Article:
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Friday, 8 March, 2002, 17:05 GMT
Teachers blamed for school trip deaths
Rochelle Cauvet and Hannah Black
Rochelle Cauvet and Hannah Black died in the river
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Kevin Bocquet
BBC North of England correspondent
line

It was one of the highlights of the school year, a holiday in the Yorkshire Dales for 40 pupils and staff from Royds School near Leeds.

But it ended in tragedy, with the deaths of two teenage girls from drowning.

On the day of the accident, in October 2000, some of the children went walking on the Dales.

As they approached the Stainforth Beck, a fast-running rocky stream which runs into the River Ribble, they decided to go river-walking.

It was a foolhardy trip.

Dave Gallivan
Mountain rescue expert
This involved stepping into the icy waters of the Beck and walking upstream, against the current, over slippery rocks.

Although the children were under the supervision of two teachers, no attempt was made to stop them.

The children had walked less than 70 metres through the water, when Rochelle Cauvet, 14, lost her footing.

She was laughing as she tried to regain her balance, but was quickly swept away.

Rescue attempt

One of the teachers, Andrew Miller, head of religious studies at Royds, ran down the river bank.

Leaning out over the water, he grabbed Rochelle with one hand, and a tree branch with the other.

He tried to pull the girl out of the stream, but she slipped from his grasp.

Rescuer walking in River Ribble
Rescuers trawled the river in search of the two girls
Then he looked on helplessly as another girl, Hannah Black, 13, was also swept past him by the powerful rush of water.

A massive search was launched, involving police divers, helicopters and mountain rescue teams.

Rochelle's body was recovered the following day. But more than two weeks were to pass before Hannah Black's body was found. Both girls had drowned.

At the inquest into their deaths, Mr Miller was praised for his efforts to save the girls.

Blame

But both Mr Miller and the other teacher supervising the trip, Liz Schofield, were criticised for their part in the tragedy.

And the school and education authorities which authorised the trip also came in for criticism.

Dave Gallivan, a mountain rescue expert involved in the search, said weather conditions had been atrocious. The water level in Stainforth Beck had been much higher than usual.


I've seen some stupid things, but walking through a river in full flood defies belief.

Ronald Charnley
River bailiff
"It was a foolhardy trip," he said.

"It should never have taken place. All the signs were there that conditions weren't right. They should have stayed on the bus."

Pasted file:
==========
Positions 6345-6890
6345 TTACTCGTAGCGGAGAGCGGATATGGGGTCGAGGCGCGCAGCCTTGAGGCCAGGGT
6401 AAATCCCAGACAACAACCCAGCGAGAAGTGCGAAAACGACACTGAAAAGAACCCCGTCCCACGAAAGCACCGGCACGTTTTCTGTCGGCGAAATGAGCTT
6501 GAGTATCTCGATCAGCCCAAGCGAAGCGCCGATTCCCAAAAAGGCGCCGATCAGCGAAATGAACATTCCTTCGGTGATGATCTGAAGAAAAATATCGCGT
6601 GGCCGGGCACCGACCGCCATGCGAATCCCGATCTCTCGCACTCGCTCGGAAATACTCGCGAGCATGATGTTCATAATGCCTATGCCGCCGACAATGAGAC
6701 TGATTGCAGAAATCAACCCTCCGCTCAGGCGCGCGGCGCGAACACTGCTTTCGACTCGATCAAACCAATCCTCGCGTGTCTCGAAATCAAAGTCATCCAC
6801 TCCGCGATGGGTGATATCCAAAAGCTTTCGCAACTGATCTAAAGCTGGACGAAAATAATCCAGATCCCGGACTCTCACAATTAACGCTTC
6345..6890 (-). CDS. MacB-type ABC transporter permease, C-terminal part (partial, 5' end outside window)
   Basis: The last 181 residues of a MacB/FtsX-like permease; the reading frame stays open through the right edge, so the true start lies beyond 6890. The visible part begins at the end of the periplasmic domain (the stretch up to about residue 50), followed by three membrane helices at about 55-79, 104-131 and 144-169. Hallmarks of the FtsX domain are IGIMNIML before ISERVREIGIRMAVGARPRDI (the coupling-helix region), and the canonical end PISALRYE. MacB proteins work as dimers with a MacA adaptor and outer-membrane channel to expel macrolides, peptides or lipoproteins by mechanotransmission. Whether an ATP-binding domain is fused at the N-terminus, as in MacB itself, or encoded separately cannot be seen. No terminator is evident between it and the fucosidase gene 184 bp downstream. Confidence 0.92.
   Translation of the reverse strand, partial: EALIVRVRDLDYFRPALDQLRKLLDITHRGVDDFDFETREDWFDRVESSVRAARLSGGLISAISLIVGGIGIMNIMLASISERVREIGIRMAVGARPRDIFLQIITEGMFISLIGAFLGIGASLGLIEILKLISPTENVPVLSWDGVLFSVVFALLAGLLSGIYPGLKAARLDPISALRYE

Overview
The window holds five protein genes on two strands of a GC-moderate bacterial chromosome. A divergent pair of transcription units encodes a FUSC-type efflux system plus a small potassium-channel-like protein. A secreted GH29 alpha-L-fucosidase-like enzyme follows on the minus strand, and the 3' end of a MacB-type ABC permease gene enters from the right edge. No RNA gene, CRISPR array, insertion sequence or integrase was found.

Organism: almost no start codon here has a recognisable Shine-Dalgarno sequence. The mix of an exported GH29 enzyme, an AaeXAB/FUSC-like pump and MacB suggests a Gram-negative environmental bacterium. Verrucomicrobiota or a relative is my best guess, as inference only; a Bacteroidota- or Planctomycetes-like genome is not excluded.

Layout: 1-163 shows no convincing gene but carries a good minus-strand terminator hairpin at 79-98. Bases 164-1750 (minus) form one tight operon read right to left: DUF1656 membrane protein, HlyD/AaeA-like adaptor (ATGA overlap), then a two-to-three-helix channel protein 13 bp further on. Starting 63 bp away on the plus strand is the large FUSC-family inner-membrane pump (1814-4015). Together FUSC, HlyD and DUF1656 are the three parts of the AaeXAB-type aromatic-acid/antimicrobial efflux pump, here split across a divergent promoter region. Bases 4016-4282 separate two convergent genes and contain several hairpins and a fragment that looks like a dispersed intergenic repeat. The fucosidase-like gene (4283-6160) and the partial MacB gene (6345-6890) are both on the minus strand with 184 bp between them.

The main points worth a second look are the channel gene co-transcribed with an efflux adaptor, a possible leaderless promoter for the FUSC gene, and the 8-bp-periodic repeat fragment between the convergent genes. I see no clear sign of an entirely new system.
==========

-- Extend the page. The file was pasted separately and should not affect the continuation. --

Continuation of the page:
Ronald Charnley, a river bailiff responsible for the area which covers Stainforth Beck, said that while school parties should be encouraged to visit the Dales, they should do so under the correct supervision.

He said: "It was highly irresponsible to let children walk in the river that day. It was in a dangerous state.

"Those children should have been in the care of experienced local people, who knew the terrain and knew the dangers. Those schoolteachers weren't qualified to supervise that trip.

Guidelines

"I've seen some stupid things, but walking through a river in full flood defies belief."

The two teachers in charge of the trip are employed by Leeds City Council, who produce their own guidelines on health and safety of children undertaking outdoor activities.

In his evidence to the inquest, Mr Miller said he did not know those guidelines existed. Nor had he seen another set of guidelines produced by the Department of Education.

He told the inquest that as an experienced fell runner, he had felt qualified to supervise the trip. He now realised he'd been wrong.
Royds school
School staff were unaware that council health and safety guidelines existed

The assistant North Yorkshire coroner John Sleightholme told the inquest jury: "It may be as you listen to the evidence, you are of the view that a number of persons, from the director of education downwards, flowing through the headmaster and governing body to the head of the lower school, to the co-ordinator, even down to the teachers, have not performed quite as well as liked.

"They have failed in certain respects or could have done differently."

The coroner said he would be writing to the relevant authorities to ensure a similar tragedy did not happen again.

Meanwhile the parents of Rochelle Cauvet and Hannah Black are considering their next legal move.


Click here to go to Leeds
See also:

27 Feb 02 | England
Teacher saw girl washed away
21 Feb 02 | England
Rules would have banned fatal walk
19 Feb 02 | England
River inquest told of boy's escape
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